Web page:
This section is from the book "Mrs. Allen's Cook Book", by Mrs. Ida C. Bailey Allen. See also: The Conscious Cook: Delicious Meatless Recipes That Will Change the Way You Eat.
The juice from any type of fruit may be canned, the method being the same for all kinds, the only difference being that if dry or hard fruits are used, it will be necessary to add a little water to start the juices, while if soft fruits are used, like grapes or blackberries, the water is not necessary. It is an economy of space and jars to make the fruit juice very condensed, diluting it, when using, with the desired amount of water.
A much better color and flavor is obtained if the fruit is not cooked directly over the heat, but rather is steamed.
The amount of sugar to be used depends upon the kind of fruit juice, but, generally speaking, from one-half to a cupful of sugar is ample for a quart of juice if a sweet result is desired. But if it is not practicable to add the sugar when the fruit juice is being put up, it will keep equally well without it, and if desired may be used later on in the season for making jellies.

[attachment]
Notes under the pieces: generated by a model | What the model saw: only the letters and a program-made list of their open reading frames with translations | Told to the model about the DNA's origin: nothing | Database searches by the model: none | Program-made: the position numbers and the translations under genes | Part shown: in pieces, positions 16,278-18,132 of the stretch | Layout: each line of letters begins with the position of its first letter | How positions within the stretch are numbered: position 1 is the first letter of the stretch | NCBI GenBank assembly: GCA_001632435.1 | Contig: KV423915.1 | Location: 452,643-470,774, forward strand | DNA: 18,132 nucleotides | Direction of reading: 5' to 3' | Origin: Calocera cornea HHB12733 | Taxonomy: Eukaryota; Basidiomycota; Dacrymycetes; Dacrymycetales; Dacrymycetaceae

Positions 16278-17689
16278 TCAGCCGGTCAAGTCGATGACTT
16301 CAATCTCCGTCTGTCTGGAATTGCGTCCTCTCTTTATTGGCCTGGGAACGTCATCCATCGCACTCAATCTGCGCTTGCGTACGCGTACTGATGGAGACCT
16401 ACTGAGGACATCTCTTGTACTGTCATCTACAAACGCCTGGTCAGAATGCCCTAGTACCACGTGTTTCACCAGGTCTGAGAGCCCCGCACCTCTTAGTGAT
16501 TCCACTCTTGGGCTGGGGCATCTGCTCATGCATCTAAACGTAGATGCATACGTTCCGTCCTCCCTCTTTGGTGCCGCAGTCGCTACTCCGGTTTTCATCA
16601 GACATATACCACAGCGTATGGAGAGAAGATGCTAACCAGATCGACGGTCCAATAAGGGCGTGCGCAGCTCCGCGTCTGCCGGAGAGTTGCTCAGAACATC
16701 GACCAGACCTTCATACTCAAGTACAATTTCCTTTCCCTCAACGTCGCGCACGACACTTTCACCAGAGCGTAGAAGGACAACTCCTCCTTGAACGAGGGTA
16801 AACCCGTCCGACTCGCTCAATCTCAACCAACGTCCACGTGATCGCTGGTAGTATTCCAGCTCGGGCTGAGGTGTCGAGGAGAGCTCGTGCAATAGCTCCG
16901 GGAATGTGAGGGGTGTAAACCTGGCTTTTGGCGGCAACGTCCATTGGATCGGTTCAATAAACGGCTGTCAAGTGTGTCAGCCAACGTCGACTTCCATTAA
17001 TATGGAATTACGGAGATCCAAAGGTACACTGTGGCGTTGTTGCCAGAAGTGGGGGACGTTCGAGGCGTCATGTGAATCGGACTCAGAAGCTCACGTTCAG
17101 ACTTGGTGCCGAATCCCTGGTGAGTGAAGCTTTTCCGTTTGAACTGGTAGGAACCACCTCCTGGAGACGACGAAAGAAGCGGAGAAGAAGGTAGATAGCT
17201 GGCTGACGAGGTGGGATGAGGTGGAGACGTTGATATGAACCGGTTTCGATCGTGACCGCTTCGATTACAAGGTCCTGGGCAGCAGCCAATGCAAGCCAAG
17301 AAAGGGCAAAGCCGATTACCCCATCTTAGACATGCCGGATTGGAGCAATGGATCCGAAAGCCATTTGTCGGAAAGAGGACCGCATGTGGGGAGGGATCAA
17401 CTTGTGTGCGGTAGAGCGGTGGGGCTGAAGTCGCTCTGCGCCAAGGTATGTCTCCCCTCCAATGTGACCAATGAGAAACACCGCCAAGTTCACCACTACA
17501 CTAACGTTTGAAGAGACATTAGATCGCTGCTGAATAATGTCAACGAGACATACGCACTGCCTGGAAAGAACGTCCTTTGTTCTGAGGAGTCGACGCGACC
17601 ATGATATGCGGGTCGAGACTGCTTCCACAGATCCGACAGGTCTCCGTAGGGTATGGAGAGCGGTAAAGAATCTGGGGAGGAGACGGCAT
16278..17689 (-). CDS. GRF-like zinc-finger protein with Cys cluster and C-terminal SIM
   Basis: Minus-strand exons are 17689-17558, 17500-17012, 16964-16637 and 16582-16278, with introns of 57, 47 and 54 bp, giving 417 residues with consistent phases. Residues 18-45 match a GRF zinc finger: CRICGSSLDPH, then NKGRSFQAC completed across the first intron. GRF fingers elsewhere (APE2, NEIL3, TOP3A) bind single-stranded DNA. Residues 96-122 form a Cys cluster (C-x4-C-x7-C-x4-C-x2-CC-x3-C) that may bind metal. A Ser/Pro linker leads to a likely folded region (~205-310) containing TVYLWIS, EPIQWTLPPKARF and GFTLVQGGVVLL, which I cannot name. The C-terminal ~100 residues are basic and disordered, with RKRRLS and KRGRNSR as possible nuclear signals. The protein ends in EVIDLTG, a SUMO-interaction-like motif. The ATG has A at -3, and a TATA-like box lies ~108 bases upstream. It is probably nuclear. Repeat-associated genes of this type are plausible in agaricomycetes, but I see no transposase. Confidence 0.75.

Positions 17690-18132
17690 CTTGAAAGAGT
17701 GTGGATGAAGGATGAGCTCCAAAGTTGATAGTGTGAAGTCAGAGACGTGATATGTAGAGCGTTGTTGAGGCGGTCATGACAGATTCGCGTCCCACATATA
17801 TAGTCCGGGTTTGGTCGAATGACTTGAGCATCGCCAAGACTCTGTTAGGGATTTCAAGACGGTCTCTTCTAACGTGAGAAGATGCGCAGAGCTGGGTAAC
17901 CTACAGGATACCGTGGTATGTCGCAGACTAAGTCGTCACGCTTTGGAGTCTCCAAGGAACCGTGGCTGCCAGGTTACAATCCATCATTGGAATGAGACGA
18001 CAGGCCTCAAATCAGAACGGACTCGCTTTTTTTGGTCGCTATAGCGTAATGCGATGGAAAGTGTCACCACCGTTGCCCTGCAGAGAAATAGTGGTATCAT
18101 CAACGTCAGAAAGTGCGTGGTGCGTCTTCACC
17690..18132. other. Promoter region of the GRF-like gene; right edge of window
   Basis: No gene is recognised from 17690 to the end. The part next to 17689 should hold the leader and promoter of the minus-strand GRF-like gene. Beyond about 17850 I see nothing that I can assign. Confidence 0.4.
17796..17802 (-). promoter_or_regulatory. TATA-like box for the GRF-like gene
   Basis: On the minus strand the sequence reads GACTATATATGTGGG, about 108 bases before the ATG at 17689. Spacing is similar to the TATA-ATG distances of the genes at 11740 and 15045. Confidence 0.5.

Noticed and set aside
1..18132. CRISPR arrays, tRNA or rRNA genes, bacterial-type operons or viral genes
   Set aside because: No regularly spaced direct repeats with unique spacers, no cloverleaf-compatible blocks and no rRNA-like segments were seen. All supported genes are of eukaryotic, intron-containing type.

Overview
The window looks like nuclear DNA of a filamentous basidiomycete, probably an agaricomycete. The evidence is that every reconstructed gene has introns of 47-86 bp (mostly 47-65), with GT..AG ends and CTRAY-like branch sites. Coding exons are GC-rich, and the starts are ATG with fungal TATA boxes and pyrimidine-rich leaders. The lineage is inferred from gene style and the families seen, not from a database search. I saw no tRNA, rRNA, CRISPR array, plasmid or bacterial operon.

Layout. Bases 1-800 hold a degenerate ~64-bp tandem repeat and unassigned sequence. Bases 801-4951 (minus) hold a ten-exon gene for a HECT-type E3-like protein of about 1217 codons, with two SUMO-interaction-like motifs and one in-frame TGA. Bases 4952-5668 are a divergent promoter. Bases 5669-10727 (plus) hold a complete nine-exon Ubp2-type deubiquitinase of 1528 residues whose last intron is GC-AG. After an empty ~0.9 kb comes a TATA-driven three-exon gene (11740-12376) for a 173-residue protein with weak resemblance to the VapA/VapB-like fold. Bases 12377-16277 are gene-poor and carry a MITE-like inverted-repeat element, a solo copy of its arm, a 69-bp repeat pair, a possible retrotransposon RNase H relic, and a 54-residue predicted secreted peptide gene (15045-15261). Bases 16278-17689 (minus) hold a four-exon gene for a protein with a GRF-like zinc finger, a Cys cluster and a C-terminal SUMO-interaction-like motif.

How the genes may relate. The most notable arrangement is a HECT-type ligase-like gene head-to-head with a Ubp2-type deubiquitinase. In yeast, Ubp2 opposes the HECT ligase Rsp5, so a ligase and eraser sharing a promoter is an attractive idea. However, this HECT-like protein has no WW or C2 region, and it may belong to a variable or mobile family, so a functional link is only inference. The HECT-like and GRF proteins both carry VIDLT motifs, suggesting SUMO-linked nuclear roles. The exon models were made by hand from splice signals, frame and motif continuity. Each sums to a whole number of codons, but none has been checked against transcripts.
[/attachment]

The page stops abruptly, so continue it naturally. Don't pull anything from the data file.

When there are a great many apples on hand they may form the basis for delicious jellies made with an apple foundation combined with any desired proportion of canned fruit juices, the flavor of the jelly being almost as good as when the more expensive fruit is entirely used.
Wash and crush the fruit in a good-sized preserving kettle. To each peck of fruit allow a pint of water. Set this kettle in a hot-water bath, that is, a kettle of larger size containing hot water, and steam the fruit until it is tender and the juices run freely. Strain through a flannelette jelly bag. Pour the juice into jars or bottles with patent tops. Adjust the rubbers and tops and sterilize thirty minutes for pint jars and sixty minutes for larger jars, in the hot-water-bath pouring in water only to the necks of the bottles, if used.
Hard fruit juices may be obtained in the same way by using more water and cooking the fruit in the kettle for a longer time.
If sugar is to be added, it should be mixed into the strained juice. If the bag is squeezed, the juice will be cloudy, but it may be used as "seconds" for jelly-making. If ordinary bottles are used, they should be rilled with the liquid, and boiled in the water-bath as for the patent bottles, the tops being stuffed with absorbent cotton. The tops should be dipped in melted paraffine to form a perfect seal.